Organizers for June Ohio county fairs are in the home stretch of planning, and say, despite lingering unknowns, things look promising for the 2021 season.
This time last year, early fairs were still waiting on guidelines from the state and trying to figure out how to adapt to a global pandemic situation that was changing almost every day. Now, with initial guidelines released in March and experience from running at least partial fairs in 2020, they are on better footing for the upcoming fair season.
“I think we’re all cautiously optimistic at this point,” said Lynette Dauch, president of the Harrison County Agricultural Society, in Cadiz.
Many fairs are planning on full fairs — junior and senior shows, rides, concessions, grandstand events and other typical events.
On April 8, Ohio combined other state guidelines into one order, which did not include the outdoor grandstand limits in the March fair guidelines. Current state guidelines include limitations on indoor capacity, sanitizing, social distancing, masks and signage reminding visitors to follow the guidelines.
“We’re pretty much wide open, except for that,” said Von Cremeans, president of the Pickaway County Fair Board, in Circleville.
Some organizers have concerns about capacity limits.
“We usually have a pretty full grandstand for our events,” said Kevin Wilson, secretary for the Putnam County Agricultural Society, in Ottawa. “If we can only sell 25% of the tickets for that event, financially, that will hurt the fair.”
Dauch said the fair board is aware the situation could still change by the time the fair begins June 21.
“We learned that last year,” Dauch said. “We’re ready for it this year.”
While Harrison County organizers have most contracts taken care of and are ready to go with the animal shows, they have been hesitant to put out the fair book. Their May meeting is coming up soon, and after that, they’ll most likely be ready to move forward.
Dauch said the board included clauses in contracts that protect the fair from financial hardship, due to changes in the public health situation or regulations.
“We all hope that everything will be a go,” she said. “Our people are ready for it.”
COVID-19 case numbers have gone up and down this spring. Gov. Mike DeWine has said he will lift all state pandemic restrictions if case numbers fall to 50 per 100,000 people for two weeks. That number was at about 185, as of April 22.
Wilson is hoping to see cases go down by summer. The Putnam County Fair begins June 21.
“We are doing everything we can to make sure that our fair is safe for everyone,” he said. “We don’t want to be a COVID spreading event.”
Heather Cooper, secretary for the Paulding County Fair Board, in Paulding, said the fair will make adjustments to some events, like requiring reservations and having boxed lunches for its senior day. Vaccination rates going up will also help, she said.
“Everybody may not choose to come, but [the fair is] a yearly tradition. I think people are just ecstatic that some of these things that were canceled or partially canceled last year are coming back this year,” Cooper said. “Our county is doing really well on the rate of transmission, so that’s a good thing.”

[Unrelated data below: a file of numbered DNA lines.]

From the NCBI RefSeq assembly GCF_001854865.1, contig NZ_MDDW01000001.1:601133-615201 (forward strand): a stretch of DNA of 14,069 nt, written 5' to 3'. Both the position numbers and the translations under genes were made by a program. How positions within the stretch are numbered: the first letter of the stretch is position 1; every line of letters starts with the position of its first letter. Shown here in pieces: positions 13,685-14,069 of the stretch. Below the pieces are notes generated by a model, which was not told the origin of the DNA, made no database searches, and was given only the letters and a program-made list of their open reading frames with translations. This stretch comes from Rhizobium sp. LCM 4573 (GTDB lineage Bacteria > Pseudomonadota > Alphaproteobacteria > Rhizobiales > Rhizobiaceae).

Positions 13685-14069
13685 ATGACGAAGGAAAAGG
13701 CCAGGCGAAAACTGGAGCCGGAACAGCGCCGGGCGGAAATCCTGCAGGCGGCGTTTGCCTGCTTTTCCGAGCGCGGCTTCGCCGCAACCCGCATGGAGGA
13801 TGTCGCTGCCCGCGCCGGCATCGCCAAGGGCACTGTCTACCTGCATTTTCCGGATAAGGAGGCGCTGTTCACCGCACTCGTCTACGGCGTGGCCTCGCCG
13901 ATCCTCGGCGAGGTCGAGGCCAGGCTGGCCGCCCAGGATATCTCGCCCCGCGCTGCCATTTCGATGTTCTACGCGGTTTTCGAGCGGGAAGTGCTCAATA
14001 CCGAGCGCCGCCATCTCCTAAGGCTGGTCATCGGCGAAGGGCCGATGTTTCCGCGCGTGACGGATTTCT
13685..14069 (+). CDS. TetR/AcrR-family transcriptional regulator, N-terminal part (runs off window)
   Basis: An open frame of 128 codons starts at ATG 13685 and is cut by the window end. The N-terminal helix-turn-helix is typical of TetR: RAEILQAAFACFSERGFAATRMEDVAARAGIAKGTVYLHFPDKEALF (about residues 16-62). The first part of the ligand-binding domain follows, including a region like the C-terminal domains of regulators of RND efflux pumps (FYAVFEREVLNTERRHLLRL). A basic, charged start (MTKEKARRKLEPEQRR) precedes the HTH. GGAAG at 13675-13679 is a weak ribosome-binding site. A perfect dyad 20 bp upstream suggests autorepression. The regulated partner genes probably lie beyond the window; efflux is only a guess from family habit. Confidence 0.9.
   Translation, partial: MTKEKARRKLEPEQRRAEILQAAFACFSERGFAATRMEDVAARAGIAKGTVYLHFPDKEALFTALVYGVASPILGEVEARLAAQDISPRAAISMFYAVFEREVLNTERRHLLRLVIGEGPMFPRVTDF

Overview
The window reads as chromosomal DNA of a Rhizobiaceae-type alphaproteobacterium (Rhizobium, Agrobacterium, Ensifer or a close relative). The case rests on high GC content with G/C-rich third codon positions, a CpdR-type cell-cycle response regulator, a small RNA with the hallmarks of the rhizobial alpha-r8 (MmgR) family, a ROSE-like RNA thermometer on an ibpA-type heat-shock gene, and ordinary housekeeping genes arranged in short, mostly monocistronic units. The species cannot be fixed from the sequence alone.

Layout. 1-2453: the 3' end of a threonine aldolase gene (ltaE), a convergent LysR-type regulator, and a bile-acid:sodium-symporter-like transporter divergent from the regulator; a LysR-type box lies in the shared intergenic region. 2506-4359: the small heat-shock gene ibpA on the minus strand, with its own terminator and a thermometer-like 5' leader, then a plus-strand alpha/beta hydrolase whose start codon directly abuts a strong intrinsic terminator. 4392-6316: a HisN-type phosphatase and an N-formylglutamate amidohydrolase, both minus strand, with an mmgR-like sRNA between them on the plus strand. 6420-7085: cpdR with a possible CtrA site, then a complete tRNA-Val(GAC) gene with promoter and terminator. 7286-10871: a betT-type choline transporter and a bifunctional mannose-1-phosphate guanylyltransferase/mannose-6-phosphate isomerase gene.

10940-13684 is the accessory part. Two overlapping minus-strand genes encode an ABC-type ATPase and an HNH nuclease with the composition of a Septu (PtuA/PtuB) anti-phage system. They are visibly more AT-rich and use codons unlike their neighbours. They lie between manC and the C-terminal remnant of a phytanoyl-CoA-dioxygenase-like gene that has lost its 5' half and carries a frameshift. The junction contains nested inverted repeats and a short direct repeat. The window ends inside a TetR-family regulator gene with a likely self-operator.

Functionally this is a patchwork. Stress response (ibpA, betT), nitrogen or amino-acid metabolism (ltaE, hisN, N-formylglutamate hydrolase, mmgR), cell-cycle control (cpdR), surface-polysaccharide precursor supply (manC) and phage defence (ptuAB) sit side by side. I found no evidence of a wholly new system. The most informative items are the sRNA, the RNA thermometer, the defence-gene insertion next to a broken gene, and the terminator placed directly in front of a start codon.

Dauch and other fair organizers applauded earlier state guidelines and more communication about concerns and regulations for fairs.
“This year, it’s been a lot easier because [the guidelines] came out in March,” Cooper said. “Last year, we got regulations a week before our fair.”
Paulding County Fair officials started planning for 2021 early, basing their plans on last year’s guidelines, but with the understanding that they were planning on a full fair instead of only a junior fair, Cooper said.
At one point, the Pickaway County Fair Board was a little behind in the planning process, since board members were waiting to find out details about guidelines for 2021. But now, Cremeans said, they are almost ready to go and are just putting on the final touches before the fair begins June 19.
The Harrison County Fair got enough funding from junior fair show sponsors last year that they are in a good position for this year. Fair board members also personally took care of some of the behind the scenes work that they normally would have hired someone for.
“We were very blessed with the fact that sponsors still came through,” Dauch said. “We buckled down last year.”
The fair also got support from grants and county commissioners to make upgrades to the fairgrounds.
In Paulding County, a local company donated barrels of sanitizer to the fair. The fair also used some of the funding it received last year to buy hand sanitizers, soap and wash stations.
While the fair has seen some financial losses, they have been manageable so far. Community donations, reaching about $150,000, have also helped with things like updating the 130-year-old grandstand and running the fair this year.
Putnam County has also seen an enthusiastic response from the community and junior fair members, Wilson said. While the fair brings in some entertainment, much of it is local, so booking hasn’t been too big of a challenge.
“They’re ready to get going; ready to get back out into the fair circuit,” Wilson said.
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